CVS says it expects to finish first round of Covid vaccines in nursing homes by Jan. 25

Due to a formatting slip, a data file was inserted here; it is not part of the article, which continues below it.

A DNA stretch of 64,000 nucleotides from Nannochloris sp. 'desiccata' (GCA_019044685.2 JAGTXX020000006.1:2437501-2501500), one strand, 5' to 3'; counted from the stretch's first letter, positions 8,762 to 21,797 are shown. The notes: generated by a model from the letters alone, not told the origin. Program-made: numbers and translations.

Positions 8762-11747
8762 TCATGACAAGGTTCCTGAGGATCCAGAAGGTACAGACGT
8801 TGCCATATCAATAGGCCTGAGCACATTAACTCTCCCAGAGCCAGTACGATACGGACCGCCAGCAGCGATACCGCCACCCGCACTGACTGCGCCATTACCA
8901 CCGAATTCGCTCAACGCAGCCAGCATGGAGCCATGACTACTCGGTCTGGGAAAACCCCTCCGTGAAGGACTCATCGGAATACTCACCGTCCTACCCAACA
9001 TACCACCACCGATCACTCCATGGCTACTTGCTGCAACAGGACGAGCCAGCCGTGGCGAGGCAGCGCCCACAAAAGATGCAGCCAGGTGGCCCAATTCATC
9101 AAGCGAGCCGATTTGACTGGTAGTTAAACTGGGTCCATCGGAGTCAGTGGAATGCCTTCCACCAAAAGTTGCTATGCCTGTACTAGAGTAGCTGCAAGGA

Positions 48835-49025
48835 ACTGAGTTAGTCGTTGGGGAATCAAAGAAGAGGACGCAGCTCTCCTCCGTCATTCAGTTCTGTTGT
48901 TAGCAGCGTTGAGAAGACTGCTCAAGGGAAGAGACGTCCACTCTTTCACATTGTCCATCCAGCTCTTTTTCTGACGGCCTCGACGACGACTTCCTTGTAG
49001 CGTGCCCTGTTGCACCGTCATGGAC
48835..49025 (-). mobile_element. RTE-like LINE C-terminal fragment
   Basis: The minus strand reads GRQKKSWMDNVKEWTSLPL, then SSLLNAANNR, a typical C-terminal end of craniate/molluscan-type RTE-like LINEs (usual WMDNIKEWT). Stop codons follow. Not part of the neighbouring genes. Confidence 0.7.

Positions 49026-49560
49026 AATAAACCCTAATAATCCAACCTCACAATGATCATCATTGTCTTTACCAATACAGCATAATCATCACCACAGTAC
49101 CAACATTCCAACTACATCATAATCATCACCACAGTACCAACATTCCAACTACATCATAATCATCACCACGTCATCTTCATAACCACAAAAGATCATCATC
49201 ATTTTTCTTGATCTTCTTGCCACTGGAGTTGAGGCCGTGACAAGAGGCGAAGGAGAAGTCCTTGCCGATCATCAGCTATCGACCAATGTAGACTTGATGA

A CVS pharmacy manager prepares a coronavirus disease (COVID-19) vaccine dose at the Soldiers’ Home in Holyoke, Massachusetts, December 29, 2020.Hoang ‘Leon’ Nguyen | The Republican | Pool | via ReutersCVS Health said Wednesday that it’s on track to complete the first round of Covid-19 vaccine shots at nursing homes across the country by Jan. 25.The federal government partnered with CVS and Walgreens to administer the shots to residents and staff in long-term care facilities across the country. CVS said it’s on target to meet its original goal set for the nursing homes it’s already partnered with.CVS said it’s now administering shots to nursing home residents and staff in 49 states and the District of Columbia. In addition to nursing homes, the company will also vaccinate residents and staff in assisted living facilities, with nearly 31,000 such facilities partnering with CVS, according to the company.The company said it’s confronted a couple of challenges during the program. The actual number of residents in nursing homes was about 20% to 30% lower than projections based on bed count, CVS said. And it noted that “initial uptake among staff is low,” adding that part of that is likely due to facilities wanting to stagger vaccinations of staff. Facilities are spacing out employee vaccinations to avoid shortages in case side effects keep some staff at home for a couple of days.”We’re dealing with a vulnerable population that requires onsite and, in some cases, in-room visits at facilities with fewer than 100 residents on average,” Larry Merlo, CEO of CVS Health, said in a statement. “Despite these challenges we remain on schedule, and the number of vaccines we administer will continue to rise as more facilities are activated by the states.”While more than 3.2 million doses of vaccine have been distributed by the federal government through the so-called federal pharmacy partnership for long-term care program, just 429,000 have been administered as of Tuesday, according to data from the Centers for Disease Control and Prevention. But CVS noted that the CDC’s data lags reality by two to three days, which CDC acknowledges.The vaccine rollout has been slower than federal officials anticipated. Trump administration officials had said they hoped to vaccinate 20 million people in December, but as of Tuesday, just over 4.8 million had received the first dose, according to the CDC.Dr. Nancy Messonnier, the director of the CDC’s National Center for Immunization and Respiratory Diseases, said Tuesday at an event hosted by STAT News that she expects the rollout to speed up this month.”I really expect the pace of administration to go up pretty massively in the next couple weeks,” she said, adding that facilities are working out early kinks and getting comfortable handling the vaccines.The Department of Health and Human Resources has tapped CVS and other retail pharmacies to eventually offer vaccinations at sites across the country when the broader rollout begins. CVS said Wednesday that it’s in talks with several states “to make a limited number of doses available in the coming weeks in advance of the broader rollout.”CVS’ comments come after Politico reported on Tuesday that a senior HHS official said that 3,000 to 6,000 pharmacies could begin administering Covid-19 shots in the next two weeks.— CNBC’s Melissa Repko and Kevin Stankiewicz contributed to this report.

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